Wells Fargo’s Fake Accounts Grow to 3.5 Million in Suit

  • Bank disputes accuracy of latest estimate, dating back to 2002
  • Judge to consider approving class-action settlement next week

Wells Fargo & Co. may have opened as many as 3.5 million fraudulent accounts in the last 15 years, according to consumers who are trying to beef up a settlement with the bank over abusive sales practices.

The bank reached a $110 million deal in late March to resolve a national class-action lawsuit over claims that employees may have opened more than 2 million deposit and credit-card accounts without customers’ permission since 2011. After the bank last month agreed to expand the accord to include dates as early as May 2002, lawyers for consumers on Thursday raised their estimate on the number of fake accounts.

“This number may well be over-inclusive, but provides a reasonable basis on which to estimate a maximum recovery,” the attorneys said in a filing in San Francisco federal court. The new figure is based on public reports, negotiations and bank documents, according to the filing.

Wells Fargo questioned the accuracy of the latest estimate, which comes less than a week before U.S. District Judge Vince Chhabria in San Francisco is slated to consider preliminary approval of the settlement. It was updated last month to provide $142 million.

‘Hypothetical Scenario’

“The unauthorized account number reported in yesterday’s filing are estimates made by the plaintiffs’ attorneys based on a hypothetical scenario and have not been verified. The number of unauthorized accounts estimated in the filing do not reflect actual unauthorized accounts,” Jim Seitz, a spokesman for the bank, said in an emailed statement.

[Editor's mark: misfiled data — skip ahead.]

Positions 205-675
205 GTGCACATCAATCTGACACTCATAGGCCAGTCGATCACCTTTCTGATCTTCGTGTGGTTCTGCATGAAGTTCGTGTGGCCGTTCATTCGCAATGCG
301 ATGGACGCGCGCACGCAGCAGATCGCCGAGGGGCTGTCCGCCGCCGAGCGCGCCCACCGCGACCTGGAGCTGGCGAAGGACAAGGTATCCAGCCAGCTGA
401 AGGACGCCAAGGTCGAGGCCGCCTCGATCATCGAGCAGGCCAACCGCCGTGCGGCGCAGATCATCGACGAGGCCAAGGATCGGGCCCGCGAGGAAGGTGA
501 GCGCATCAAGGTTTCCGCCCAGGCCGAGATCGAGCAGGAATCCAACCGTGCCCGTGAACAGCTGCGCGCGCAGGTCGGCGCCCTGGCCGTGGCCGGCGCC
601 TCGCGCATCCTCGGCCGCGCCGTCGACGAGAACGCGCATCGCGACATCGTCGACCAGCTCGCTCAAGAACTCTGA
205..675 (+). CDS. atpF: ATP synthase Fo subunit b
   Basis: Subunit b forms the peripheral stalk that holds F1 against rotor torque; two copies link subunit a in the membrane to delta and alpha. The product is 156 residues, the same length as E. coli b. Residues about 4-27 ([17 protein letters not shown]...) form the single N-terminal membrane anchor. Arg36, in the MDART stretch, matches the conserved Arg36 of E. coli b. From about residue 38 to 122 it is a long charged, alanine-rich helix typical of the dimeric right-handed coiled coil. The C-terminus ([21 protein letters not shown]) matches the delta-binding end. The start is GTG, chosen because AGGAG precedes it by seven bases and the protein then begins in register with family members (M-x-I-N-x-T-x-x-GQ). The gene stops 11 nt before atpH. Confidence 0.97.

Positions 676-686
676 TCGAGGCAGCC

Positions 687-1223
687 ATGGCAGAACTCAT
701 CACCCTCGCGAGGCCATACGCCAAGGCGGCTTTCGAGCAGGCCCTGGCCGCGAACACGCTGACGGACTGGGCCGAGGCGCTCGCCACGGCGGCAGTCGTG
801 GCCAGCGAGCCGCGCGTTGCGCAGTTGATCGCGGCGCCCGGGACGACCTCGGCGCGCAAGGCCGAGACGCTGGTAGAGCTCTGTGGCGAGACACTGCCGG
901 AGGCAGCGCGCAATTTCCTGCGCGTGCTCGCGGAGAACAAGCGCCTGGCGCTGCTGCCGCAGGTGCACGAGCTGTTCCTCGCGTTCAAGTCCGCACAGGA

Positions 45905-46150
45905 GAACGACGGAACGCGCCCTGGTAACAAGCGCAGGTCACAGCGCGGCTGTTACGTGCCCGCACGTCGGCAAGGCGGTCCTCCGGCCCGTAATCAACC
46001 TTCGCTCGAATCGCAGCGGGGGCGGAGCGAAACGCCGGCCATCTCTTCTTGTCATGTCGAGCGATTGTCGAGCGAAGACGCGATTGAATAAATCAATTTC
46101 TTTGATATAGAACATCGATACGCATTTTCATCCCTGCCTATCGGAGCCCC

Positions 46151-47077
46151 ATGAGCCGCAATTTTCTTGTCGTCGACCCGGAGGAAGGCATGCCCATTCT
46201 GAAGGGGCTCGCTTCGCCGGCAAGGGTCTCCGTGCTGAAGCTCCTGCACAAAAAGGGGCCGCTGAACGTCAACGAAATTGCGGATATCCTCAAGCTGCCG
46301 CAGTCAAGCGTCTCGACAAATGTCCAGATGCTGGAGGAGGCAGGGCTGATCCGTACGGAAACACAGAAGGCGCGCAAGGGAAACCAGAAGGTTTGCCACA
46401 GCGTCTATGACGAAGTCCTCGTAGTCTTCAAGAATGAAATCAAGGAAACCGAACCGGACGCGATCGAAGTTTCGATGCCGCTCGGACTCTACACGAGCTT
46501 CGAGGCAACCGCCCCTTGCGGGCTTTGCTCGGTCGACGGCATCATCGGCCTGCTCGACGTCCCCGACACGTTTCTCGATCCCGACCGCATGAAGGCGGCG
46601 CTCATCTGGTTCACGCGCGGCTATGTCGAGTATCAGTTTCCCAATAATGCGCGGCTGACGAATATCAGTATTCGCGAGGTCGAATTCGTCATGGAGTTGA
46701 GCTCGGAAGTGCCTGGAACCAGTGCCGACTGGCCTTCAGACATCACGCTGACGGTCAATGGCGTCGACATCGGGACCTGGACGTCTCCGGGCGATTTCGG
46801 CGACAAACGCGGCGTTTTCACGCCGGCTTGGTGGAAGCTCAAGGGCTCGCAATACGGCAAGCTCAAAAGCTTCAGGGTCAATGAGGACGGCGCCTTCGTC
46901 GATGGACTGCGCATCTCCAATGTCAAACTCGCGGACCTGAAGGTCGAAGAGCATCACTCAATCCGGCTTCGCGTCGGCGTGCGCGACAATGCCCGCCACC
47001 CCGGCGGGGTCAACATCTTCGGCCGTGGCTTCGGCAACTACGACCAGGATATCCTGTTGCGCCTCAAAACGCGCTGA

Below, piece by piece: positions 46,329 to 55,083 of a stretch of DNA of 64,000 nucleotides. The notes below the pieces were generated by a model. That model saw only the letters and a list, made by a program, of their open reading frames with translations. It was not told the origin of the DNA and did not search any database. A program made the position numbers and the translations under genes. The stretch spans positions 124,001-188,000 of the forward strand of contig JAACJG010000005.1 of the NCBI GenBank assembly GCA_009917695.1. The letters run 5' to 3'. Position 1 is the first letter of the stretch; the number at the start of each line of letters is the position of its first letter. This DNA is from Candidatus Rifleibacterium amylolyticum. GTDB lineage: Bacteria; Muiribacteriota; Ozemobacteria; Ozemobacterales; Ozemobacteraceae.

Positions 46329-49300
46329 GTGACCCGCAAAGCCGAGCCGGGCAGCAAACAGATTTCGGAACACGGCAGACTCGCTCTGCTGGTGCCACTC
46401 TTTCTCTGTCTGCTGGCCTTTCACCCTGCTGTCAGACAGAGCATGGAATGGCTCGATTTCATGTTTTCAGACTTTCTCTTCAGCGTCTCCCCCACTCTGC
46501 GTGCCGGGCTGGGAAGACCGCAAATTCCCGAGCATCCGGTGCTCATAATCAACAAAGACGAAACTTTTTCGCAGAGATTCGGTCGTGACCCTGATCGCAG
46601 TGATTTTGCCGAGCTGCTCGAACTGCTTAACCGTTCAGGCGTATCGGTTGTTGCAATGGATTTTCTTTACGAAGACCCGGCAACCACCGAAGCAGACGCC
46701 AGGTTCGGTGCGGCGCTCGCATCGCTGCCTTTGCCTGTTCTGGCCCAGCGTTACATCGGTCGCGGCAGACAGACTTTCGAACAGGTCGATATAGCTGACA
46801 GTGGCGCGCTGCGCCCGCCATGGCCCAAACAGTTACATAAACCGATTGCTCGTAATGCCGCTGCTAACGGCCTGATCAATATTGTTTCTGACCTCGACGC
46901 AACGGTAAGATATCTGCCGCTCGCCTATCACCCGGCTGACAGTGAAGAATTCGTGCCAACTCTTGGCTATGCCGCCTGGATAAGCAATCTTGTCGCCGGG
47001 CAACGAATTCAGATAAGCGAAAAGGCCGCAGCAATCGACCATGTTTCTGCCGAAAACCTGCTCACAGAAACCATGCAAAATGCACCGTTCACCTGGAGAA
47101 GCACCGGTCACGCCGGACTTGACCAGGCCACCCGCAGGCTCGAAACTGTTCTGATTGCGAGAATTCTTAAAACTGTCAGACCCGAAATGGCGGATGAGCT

A consultant Wells Fargo hired to determine how many accounts could have been fraudulent found employees may have opened almost 2.1 million unauthorized accounts from May 2011 to July 2015. Regulators used the consultant’s deposit and credit-card account findings when they fined the bank $185 million in September over improper sales practices and a culture that drove employees to create fake accounts.

The class-action settlement, if approved, would cover reimbursement of wrongly charged fees, credit-damage relief and cash compensation amounting to $40 to $70 per fake account, if each consumer harmed by the bank submits claims. Plaintiffs’ attorneys have capped their fees at 15 percent of the deal value -- up to $21 million of the $142 million settlement.

The case is Jabbari v. Wells Fargo & Co., 15-cv-02159, U.S. District Court, California Northern District (San Francisco).

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